Amidst Conflict in Northern Nigeria, an Entrepreneur is Boosting Farmers’ Livelihoods With Solar Power

Ibrahim Aboki was born and raised in a community of smallholder farmers, who in Nigeria produce 98% of the nation’s food. It’s a big responsibility, and Ibrahim—an entrepreneur and Microsoft #Insiders4Good Fellow—is on a mission to help make farmers’ livelihoods more secure and prosperous.

“I’m proud of my roots as a farmer,” Ibrahim said. “So after receiving my diploma in renewable energy and having done an internship with a solar company in the urban center of Kano, Nigeria, I started thinking about how renewable energy could help farmers with the challenges they are facing.”

Back in his hometown in the rural state of Bauchi, Ibrahim noticed that farmers were paying a great deal out of pocket to irrigate their crops with petroleum-powered water pumps. With climate change and severe drought affecting the region, Nigerian farmers are becoming increasingly reliant on irrigation, and fluctuating oil prices make it even tougher for farmers to stabilize their earnings.

To tackle this problem, Ibrahim launched Basmalah Enterprises and engaged a mechanical engineering colleague to develop a solar-powered water pump. Fabricating the equipment locally, they developed innovations to ensure that the pumps required fewer solar panels and batteries and wouldn’t overheat during long periods of operation.

Today, Basmalah Enterprise’s solar irrigation service serves around 500 smallholder farmers and saves them 35% on their crop watering costs while reducing carbon pollution in the process. There have been other positive impacts as well.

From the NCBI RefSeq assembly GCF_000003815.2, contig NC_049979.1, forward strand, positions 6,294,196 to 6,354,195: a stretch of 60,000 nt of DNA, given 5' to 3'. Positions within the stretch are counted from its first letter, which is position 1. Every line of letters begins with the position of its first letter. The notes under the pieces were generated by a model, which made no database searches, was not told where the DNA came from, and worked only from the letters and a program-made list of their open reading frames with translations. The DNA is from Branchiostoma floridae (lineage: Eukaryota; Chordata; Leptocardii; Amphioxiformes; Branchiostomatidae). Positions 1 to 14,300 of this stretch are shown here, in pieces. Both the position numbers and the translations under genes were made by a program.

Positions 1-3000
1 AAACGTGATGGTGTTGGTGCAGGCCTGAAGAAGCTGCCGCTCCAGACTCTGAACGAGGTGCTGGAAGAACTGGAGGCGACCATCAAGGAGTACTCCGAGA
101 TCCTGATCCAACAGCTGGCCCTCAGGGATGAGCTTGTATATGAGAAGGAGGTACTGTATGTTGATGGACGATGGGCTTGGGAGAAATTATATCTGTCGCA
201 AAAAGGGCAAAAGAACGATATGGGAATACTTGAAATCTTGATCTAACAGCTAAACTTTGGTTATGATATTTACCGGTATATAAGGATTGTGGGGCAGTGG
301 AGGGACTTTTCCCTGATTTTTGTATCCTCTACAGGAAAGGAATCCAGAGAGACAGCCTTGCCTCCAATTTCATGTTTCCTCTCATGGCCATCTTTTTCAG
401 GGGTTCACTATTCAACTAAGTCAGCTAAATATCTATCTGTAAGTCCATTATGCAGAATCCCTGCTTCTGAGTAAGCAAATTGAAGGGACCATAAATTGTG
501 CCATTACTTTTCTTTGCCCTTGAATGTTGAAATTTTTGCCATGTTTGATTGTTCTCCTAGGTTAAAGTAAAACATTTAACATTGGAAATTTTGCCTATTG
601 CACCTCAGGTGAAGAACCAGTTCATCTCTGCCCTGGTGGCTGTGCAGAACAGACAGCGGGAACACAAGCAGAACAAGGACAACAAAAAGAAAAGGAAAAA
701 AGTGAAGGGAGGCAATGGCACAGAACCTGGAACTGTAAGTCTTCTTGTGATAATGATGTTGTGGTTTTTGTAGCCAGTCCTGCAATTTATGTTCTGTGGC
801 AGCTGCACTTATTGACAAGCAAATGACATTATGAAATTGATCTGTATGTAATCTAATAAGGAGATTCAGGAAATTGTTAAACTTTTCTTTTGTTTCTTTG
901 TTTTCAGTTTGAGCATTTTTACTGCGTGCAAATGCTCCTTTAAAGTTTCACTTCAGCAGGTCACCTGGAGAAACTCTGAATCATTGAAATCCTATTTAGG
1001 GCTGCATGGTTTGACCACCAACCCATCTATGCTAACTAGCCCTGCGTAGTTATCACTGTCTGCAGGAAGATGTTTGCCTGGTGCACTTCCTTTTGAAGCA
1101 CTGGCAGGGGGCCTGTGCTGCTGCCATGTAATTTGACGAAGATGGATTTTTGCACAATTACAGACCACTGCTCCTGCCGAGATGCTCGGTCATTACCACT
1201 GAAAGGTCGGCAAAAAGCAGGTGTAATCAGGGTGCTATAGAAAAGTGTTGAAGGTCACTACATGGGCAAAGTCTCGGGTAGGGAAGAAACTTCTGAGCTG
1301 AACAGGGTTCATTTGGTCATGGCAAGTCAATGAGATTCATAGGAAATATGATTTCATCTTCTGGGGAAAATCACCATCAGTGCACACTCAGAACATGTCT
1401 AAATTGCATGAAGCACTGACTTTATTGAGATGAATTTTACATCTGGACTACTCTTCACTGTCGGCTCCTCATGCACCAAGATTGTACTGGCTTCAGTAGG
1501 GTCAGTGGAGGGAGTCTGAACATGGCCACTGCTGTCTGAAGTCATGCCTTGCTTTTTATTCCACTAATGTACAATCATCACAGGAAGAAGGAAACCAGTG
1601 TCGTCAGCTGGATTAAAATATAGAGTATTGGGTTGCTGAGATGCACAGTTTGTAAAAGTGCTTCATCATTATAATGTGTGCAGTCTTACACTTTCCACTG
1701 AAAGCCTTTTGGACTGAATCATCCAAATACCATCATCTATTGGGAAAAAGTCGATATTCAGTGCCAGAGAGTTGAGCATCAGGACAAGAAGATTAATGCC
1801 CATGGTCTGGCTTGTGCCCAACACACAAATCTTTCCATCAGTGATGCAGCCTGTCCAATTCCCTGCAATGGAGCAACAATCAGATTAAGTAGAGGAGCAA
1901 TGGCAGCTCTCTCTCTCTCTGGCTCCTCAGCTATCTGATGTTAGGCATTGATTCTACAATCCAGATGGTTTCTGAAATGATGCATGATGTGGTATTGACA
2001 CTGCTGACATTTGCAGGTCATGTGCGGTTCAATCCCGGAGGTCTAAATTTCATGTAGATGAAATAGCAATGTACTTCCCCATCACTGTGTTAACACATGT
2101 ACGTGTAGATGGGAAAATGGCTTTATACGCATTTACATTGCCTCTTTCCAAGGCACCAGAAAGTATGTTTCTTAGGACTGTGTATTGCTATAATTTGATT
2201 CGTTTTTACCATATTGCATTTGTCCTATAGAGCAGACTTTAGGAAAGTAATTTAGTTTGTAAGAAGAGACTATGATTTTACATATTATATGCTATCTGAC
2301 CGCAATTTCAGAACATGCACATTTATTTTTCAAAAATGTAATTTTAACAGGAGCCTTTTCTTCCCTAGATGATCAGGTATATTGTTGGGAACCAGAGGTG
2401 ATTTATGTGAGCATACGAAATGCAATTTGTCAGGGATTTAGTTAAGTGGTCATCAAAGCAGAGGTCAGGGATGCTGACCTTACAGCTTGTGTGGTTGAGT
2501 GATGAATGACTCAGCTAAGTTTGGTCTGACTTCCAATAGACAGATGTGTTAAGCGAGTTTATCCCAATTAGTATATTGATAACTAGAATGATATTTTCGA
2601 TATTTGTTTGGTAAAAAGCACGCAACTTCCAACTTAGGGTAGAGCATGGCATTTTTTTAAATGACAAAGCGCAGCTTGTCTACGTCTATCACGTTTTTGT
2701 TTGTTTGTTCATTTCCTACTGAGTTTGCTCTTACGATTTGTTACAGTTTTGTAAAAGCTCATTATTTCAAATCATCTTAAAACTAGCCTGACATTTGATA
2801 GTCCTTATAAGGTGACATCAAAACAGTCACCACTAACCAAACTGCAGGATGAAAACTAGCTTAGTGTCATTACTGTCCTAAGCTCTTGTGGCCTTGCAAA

“We’ve seen the number of farmers in the community increase,” Ibrahim said. “There are many jobless youths who are at risk of falling into socially violent activity—Boko Haram for instance, bedeviling the north-eastern region of Nigeria, where we are based. As a result of our solution, which makes farming more profitable and attractive, we’ve seen such youth take up farming instead.”

Ibrahim envisions serving half of all smallholder farmers in Bauchi within the next year, and half of northeastern Nigeria in the next 3 years. What keeps him going despite the challenges of entrepreneurship?

“I have mentors,” Ibrahim said. “Elder brothers and associates who are always motivating, encouraging, and supporting—telling me that everything in life is possible. There were times that I operated at a loss, but I kept going. And now the business is growing rapidly. I never gave up.”

Ibrahim Aboki was awarded a Microsoft #Insiders4Good Fellowship, part of a new initiative at Microsoft designed to support promising entrepreneurs with extraordinary solutions to social problems.

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